Chinks of light

Sissinghurst chalkboardSissinghurstSissinghurstThe white garden, SissinghurstThe meadow and South Cottage, SissinghurstSissinghurstSissinghurstLychnis coronariaSissinghurstHelenium 'Moorheim Beauty'Blue clematis on brick wallView of SissinghurstSweetpeas

I’ve been feeling weighed down lately with too much complicated life going on here and world-weary and thoroughly aghast at the behaviour of the people in power. Even David, who, for as long as I’ve known him, has always kept up-to-the-minute with current affairs, switched off the news earlier in the week Before It Had Finished and said, “The world is going mad”. There’s just only so much one can take, isn’t there? More and more, I’ve felt the need to ignore what’s going on outside my little patch of land and instead think only about what needs watering and who needs feeding. (And even the ‘who needs feeding’ can seem like a massive chore sometimes.) I quite fancy switching off all the devices and cutting myself off from the world for a year or so. I might then have a peep to find out if it all really did go Pete Tong (wrong) but I suspect I’d be quite happy not to.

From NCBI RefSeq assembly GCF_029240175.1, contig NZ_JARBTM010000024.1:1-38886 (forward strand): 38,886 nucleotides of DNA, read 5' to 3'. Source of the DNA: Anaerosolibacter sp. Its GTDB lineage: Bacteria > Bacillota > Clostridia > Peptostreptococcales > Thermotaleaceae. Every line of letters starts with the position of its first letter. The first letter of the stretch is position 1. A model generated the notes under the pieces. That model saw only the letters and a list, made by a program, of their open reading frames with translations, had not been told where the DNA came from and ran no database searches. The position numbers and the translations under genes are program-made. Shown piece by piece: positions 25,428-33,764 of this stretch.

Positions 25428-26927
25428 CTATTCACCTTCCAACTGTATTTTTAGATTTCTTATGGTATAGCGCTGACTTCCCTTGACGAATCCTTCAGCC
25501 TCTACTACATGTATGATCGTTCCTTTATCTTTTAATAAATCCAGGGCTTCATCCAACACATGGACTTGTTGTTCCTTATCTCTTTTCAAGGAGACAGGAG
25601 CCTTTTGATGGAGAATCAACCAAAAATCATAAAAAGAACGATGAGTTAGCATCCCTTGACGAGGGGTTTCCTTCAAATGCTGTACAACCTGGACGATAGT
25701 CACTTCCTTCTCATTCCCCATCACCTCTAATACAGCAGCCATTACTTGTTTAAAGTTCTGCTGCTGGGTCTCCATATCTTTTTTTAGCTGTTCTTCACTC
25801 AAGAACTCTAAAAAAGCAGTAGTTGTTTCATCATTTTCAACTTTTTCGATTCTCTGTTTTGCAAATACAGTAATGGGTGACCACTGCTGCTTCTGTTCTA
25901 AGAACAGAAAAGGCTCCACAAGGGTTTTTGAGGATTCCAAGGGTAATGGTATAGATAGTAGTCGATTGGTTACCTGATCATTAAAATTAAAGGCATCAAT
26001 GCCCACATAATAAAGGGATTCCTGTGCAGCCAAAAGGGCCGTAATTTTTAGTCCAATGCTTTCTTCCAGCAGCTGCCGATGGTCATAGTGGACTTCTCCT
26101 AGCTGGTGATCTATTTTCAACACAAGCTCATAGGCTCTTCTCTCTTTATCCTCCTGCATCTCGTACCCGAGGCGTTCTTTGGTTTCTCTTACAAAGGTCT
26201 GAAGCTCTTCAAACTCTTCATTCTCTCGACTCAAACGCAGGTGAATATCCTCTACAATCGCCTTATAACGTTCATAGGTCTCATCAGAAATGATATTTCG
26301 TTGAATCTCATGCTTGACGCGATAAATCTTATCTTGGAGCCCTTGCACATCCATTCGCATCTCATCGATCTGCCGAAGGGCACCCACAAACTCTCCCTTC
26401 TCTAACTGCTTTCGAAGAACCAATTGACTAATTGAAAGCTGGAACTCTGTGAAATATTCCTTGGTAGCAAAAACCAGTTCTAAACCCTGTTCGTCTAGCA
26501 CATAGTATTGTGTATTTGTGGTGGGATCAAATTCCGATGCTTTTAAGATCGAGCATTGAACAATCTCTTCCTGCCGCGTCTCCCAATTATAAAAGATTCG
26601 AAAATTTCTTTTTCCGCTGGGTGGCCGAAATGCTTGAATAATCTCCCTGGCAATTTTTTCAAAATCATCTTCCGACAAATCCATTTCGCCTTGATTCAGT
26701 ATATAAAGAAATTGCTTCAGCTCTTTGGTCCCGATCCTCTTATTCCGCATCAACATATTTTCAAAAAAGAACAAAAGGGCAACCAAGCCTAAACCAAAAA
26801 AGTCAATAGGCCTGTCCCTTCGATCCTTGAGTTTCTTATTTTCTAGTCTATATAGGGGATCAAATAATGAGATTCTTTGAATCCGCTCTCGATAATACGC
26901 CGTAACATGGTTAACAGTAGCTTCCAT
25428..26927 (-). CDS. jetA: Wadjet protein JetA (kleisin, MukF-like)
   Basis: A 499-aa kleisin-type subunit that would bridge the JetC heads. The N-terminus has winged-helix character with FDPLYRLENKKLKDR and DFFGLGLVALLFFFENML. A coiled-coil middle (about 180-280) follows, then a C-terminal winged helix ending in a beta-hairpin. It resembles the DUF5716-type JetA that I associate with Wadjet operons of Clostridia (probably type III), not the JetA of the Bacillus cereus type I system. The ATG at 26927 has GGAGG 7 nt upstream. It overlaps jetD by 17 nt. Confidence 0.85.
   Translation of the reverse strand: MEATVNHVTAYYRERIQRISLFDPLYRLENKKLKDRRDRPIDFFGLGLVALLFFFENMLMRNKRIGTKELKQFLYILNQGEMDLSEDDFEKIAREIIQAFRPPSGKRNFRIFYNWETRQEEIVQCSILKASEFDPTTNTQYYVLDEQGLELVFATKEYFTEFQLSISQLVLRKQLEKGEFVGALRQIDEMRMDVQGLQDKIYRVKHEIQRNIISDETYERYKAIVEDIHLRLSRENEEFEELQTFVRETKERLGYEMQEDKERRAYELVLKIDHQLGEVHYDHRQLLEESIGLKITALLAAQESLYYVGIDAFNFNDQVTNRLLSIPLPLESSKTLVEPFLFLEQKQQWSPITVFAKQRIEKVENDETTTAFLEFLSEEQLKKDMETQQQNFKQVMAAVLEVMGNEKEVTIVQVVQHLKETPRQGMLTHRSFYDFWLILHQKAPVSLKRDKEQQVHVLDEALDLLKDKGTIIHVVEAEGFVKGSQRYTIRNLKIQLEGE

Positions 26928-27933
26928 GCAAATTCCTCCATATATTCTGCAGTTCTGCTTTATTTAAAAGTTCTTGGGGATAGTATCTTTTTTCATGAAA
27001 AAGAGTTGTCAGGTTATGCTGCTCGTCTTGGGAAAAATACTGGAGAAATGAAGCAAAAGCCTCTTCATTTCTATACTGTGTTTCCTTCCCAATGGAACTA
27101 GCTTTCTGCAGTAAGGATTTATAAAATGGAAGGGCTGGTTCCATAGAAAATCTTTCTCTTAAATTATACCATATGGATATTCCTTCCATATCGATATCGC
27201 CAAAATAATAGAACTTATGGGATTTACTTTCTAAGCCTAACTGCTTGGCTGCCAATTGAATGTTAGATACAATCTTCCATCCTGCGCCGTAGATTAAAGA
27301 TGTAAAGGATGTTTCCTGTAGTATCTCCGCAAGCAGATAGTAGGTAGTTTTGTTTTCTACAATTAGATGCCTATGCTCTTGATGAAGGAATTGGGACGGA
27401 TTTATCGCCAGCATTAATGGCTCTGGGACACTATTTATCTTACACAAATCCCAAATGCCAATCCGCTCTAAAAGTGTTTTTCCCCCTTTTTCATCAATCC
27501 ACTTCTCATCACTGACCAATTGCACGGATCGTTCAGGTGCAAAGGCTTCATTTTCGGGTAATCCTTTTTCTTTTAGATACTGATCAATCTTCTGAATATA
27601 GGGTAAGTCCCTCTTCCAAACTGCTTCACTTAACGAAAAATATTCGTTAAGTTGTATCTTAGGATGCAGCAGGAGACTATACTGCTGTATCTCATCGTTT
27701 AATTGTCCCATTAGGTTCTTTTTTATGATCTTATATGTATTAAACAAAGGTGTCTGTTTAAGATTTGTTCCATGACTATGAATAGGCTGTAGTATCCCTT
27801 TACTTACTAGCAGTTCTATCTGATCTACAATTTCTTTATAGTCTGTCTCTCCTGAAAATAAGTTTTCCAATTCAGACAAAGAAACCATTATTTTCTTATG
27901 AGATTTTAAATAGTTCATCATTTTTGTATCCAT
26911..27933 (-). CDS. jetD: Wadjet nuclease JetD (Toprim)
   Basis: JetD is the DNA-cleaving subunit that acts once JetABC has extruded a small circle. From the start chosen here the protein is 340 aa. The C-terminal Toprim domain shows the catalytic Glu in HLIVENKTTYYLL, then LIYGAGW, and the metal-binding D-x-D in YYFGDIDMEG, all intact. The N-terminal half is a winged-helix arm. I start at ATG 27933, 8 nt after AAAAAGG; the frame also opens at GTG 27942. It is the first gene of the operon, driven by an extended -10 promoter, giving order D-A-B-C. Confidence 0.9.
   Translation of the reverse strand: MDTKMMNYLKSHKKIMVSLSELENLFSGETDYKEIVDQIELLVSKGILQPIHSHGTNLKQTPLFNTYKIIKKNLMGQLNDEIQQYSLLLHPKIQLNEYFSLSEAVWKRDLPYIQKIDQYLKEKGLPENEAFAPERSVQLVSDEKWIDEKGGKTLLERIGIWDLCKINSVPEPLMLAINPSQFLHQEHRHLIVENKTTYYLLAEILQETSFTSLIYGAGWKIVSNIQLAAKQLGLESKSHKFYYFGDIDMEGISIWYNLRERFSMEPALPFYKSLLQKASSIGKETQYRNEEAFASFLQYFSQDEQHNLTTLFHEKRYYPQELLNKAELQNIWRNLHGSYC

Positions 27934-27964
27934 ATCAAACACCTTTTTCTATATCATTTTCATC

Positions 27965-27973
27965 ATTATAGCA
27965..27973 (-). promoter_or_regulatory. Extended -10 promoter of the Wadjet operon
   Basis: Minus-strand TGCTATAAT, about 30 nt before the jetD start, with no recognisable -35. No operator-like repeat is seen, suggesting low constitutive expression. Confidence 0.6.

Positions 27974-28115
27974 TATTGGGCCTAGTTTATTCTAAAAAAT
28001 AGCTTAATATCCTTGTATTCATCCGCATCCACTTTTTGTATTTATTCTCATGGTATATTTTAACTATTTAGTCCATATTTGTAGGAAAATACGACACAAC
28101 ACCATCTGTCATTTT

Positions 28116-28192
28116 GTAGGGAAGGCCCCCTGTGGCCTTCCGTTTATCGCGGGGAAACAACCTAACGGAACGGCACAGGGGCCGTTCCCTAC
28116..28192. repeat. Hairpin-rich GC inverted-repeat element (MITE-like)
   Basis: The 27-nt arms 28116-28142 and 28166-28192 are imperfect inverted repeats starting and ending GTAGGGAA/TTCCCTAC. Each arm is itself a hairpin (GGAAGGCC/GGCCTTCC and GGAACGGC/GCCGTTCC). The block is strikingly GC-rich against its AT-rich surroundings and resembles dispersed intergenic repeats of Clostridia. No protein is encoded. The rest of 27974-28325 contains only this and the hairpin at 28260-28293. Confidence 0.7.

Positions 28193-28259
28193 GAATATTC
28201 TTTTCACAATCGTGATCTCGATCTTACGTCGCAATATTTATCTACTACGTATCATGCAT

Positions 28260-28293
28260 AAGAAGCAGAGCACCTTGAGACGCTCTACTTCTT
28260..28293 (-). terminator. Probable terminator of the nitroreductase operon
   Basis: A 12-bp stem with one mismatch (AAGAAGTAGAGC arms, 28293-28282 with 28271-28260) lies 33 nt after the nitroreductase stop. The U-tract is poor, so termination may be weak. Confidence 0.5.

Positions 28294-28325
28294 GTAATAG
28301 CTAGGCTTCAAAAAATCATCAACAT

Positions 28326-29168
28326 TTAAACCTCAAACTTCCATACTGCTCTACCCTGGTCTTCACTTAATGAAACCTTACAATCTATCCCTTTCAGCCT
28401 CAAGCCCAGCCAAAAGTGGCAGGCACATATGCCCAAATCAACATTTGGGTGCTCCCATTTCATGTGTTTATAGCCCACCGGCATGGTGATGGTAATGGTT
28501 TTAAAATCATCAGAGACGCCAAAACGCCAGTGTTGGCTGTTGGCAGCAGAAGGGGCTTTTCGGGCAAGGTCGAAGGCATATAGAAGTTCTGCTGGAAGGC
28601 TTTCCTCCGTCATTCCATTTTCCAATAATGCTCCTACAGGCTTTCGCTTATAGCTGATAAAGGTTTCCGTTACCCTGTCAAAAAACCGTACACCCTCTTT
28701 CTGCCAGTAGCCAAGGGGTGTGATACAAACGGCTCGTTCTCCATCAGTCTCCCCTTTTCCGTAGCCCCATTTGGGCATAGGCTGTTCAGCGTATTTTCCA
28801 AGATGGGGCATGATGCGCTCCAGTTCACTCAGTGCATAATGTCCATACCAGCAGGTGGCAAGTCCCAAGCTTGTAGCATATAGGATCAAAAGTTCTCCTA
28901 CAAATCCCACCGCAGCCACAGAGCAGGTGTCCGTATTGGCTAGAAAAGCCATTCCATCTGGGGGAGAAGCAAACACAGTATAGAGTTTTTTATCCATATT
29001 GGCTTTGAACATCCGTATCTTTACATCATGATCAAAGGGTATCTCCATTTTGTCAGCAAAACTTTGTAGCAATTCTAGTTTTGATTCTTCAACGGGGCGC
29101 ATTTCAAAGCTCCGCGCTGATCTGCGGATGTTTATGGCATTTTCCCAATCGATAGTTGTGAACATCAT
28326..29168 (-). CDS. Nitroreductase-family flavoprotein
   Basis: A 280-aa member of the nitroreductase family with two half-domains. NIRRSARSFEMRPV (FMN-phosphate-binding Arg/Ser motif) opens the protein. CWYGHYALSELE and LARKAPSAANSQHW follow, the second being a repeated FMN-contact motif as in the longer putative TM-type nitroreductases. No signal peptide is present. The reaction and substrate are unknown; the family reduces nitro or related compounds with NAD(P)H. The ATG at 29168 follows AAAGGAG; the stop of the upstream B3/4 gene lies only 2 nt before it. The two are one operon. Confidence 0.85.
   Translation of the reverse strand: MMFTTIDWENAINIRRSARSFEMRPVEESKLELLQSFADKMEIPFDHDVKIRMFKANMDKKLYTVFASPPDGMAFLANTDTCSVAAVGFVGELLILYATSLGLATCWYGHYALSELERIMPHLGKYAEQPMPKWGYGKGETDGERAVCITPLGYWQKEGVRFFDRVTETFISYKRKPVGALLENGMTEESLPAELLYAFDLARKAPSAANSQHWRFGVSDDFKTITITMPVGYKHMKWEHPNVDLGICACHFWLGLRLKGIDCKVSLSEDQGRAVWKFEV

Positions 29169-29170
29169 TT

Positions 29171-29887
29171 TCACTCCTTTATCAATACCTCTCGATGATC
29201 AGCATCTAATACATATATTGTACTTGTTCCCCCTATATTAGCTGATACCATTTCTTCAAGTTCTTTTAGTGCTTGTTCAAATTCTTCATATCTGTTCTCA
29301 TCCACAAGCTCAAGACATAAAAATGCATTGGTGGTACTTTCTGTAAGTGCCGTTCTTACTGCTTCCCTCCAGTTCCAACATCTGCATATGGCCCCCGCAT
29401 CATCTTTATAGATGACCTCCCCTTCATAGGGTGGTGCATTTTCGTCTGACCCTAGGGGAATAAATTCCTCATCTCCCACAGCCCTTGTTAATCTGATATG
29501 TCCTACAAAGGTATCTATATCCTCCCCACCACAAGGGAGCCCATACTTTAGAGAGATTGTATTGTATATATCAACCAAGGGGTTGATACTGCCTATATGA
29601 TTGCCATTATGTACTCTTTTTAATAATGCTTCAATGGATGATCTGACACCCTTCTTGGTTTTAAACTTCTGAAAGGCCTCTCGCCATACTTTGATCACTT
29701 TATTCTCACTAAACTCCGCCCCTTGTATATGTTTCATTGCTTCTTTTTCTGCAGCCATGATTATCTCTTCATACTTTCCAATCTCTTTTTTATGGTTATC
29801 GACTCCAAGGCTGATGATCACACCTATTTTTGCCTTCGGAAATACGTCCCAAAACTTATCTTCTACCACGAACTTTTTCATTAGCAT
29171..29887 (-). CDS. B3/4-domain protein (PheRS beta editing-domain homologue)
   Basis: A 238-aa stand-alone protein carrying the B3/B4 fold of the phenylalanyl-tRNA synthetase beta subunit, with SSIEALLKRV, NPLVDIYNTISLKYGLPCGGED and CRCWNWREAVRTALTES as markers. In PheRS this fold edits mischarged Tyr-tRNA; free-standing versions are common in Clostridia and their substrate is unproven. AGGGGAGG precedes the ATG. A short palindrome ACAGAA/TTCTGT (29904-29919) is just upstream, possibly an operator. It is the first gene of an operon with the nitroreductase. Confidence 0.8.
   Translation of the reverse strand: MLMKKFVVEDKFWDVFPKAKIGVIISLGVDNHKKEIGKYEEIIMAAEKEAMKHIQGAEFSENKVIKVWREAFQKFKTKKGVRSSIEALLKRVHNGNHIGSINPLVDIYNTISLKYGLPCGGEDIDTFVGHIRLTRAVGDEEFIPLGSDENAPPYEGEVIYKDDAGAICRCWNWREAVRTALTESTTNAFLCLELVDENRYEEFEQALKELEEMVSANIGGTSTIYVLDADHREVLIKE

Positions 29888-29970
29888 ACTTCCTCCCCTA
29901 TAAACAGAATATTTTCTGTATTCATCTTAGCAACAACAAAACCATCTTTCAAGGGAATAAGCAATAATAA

But as that’s not terribly practical, I’ve been focusing on simple tasks like hanging out washing – listening to the birds and feeling the sun on my skin as I peg laundry on the line – and spending as much time as possible looking at plants. Rather than completely sink into a pit of despondency, easy though that would be, I am sitting quietly on the clifftop and looking out for all the slivers of hope and beauty and optimism that I can.

In the spirit of carving out some pleasure, today I took the day off and drove to Sissinghurst Castle with two good friends. We’re all women who juggle work and family life – we have 10 teenagers between us – and we kept commenting on how wonderful it was to be out, to be away from the everyday and to be in such a beautiful place. We had coffee and cake and lunch and coffee and cake. We ooh-ed and ah-ed at the planting and the architecture and the arrangement of the place. On the way home, we stopped and bought Kentish cherries from a roadside stall. We returned happy, recharged and ready to turn our sunned faces to the onwards march again.

Happy weekend, friends.